Issues, Ideology, Gender, and Race in the 2008 Election

On Friday, October 17, 2008, CSDP and the Brookings Institution held the third of five seminars on this year's election: Issues, Ideology, Gender, and Race in the 2008 Election.

Moderated by LARRY BARTELS, Director, Center for the Study of Democratic Politics, Donald E. Stokes Professor of Public and International Affairs, Princeton University, and THOMAS E. MANN, Senior Fellow, Governance Studies, The Brookings Institution, panelists were: SUNSHINE HILLYGUSFrederick S. Danziger Associate Professor of Government, Harvard University;  DARON SHAWAssociate Professor of Government, University of Texas at Austin; and SHANKAR VEDANTAMColumnist, Washington Post

Following is a small sampling of intriguing comments -- for the full transcript, click here.

Thomas Mann: ...the first two sessions of our seminars have talked about the powerful forces of partisanship, the economy, and the President’s political standing, and leading to a huge advantage for the Democratic Party. This was evident in our last seminar three weeks ago, which was really before the financial meltdown. 

But we now know that after the most recent and dramatic economic developments and the four debates, three presidential and once vice presidential, the campaign narrative seems to be reinforcing the election fundamentals rather than diverting from those fundamentals. So a natural question to ask is, could that change in the remaining days of the campaign?...

Larry Bartels: ...We expect the candidates to tell us in their speeches and their ads about their positions on a whole range of issues. We expect voters to listen carefully to what the candidates say and weigh the candidate’s positions in comparison with their own convictions and make a choice of candidates on the basis of their issue position. And then we expect the election to enforce responsiveness by having put the candidate in office who’s closest to the voter’s issue positions, who then implements those policies, and so people get policy outcomes that are close to what they wanted in the way of policies with respect to all the issues that they care about.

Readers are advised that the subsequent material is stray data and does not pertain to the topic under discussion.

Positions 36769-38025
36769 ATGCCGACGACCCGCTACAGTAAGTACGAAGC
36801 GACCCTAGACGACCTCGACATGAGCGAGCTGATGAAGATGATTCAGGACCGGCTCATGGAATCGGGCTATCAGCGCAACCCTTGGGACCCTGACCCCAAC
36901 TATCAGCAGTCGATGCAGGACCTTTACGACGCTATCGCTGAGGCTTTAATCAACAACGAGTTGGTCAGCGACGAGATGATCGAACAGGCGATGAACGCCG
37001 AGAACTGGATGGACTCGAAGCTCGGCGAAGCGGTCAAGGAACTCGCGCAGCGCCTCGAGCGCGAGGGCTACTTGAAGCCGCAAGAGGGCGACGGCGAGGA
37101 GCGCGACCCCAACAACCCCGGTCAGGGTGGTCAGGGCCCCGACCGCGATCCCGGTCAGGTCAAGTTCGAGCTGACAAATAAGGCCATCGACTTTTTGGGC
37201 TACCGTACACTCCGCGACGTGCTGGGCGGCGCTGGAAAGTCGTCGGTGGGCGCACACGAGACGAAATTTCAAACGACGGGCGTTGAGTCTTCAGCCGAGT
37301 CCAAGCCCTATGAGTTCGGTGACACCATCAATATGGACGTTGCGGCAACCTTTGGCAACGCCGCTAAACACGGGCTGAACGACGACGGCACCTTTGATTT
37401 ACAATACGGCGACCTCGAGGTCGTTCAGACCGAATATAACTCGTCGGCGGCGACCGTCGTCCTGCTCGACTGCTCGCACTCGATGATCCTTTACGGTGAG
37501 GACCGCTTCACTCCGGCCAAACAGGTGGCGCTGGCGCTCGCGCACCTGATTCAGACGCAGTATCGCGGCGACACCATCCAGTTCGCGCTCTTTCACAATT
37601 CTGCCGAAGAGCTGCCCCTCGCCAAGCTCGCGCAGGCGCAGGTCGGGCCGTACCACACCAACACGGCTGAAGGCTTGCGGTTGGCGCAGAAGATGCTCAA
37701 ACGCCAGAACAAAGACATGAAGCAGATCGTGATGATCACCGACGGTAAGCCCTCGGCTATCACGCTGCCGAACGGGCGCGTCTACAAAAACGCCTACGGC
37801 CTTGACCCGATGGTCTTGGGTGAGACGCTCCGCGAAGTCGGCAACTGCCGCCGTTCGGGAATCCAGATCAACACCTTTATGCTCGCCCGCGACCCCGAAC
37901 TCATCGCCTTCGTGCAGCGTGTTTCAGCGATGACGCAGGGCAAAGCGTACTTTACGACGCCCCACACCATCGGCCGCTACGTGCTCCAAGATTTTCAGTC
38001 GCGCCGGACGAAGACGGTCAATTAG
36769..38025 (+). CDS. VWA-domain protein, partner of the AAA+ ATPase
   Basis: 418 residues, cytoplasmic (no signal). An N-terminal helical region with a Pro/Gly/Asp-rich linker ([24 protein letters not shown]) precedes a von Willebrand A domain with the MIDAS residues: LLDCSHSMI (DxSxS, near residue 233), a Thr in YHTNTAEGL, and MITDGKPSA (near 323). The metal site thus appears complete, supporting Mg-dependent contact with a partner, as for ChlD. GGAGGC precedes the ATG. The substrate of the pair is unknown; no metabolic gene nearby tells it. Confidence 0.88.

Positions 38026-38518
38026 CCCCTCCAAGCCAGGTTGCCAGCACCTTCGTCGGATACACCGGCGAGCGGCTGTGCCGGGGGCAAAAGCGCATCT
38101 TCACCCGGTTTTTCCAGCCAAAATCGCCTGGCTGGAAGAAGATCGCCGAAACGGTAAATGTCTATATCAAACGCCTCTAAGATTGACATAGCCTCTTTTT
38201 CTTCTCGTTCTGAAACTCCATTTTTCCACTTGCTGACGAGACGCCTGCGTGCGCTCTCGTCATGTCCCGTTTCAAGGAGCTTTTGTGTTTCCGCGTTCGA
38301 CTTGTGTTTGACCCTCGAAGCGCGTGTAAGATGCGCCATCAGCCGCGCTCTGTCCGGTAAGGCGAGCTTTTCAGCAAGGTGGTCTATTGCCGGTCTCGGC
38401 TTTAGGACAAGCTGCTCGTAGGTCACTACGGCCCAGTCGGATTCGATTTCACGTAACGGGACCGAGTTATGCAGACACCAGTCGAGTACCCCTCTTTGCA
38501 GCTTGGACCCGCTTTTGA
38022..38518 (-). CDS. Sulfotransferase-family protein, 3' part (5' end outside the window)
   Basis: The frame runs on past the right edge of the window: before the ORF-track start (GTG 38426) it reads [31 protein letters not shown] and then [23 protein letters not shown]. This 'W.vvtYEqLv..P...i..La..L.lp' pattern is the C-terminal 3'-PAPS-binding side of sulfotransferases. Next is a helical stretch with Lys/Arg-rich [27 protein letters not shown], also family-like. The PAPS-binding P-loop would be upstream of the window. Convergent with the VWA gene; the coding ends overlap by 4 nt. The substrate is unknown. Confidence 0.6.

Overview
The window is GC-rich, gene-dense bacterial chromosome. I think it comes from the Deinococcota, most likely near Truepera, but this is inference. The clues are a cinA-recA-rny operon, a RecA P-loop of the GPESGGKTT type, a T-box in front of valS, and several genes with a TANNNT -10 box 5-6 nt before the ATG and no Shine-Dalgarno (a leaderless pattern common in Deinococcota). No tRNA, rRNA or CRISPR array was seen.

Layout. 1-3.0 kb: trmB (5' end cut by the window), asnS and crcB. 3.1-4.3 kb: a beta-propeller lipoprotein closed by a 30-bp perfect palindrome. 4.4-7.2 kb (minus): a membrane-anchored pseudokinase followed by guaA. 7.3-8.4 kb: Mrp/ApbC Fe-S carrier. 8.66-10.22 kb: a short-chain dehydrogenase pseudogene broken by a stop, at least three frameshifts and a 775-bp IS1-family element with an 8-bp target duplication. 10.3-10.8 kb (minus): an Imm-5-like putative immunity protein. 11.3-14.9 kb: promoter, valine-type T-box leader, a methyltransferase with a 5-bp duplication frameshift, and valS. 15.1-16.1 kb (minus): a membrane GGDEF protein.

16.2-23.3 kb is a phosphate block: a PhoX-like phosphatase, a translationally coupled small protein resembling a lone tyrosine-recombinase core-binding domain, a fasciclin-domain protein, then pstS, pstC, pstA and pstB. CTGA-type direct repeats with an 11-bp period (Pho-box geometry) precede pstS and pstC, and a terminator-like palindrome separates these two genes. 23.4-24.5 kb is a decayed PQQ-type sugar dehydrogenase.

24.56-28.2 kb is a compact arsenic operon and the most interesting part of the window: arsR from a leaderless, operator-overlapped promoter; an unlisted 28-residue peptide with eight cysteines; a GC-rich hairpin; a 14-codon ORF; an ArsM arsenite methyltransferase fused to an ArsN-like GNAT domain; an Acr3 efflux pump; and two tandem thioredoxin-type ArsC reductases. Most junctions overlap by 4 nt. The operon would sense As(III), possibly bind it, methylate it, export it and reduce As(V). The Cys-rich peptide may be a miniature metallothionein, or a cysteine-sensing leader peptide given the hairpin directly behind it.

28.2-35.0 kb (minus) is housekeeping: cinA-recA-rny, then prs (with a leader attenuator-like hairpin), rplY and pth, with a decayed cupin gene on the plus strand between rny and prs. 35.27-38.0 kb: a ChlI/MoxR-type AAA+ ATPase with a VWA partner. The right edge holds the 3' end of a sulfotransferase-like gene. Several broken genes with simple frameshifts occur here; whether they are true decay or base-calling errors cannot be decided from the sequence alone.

That’s mostly not what happens. This progressive ideal that dates back for a century in American politics conflicts with most of what we’ve observed about the way voters actually behave and about the way the political process and the connection between elections and policy actually works....

Daron Shaw: ...Obama has just put together an organization like none we’ve ever seen. And it really is striking for a person who’s not an incumbent and who doesn’t have the backing of an incumbent political party. He’s put this together on his own, and it’s a stunning campaign. And I don’t – as a matter of fact, I think – and we talked a little bit about this last night at dinner, I think that whatever race effect there is, there’s a good chance it will be offset by the ground game and the campaign organization that Obama has put in place.

Now, I don’t want to underestimate race, it’s obviously historically and traditionally such a dominant factor in American politics, but I’m not so sure that you’re not going to see these things sort of balance out, so we end up getting a result that looks a lot like the polls we see the night before the election.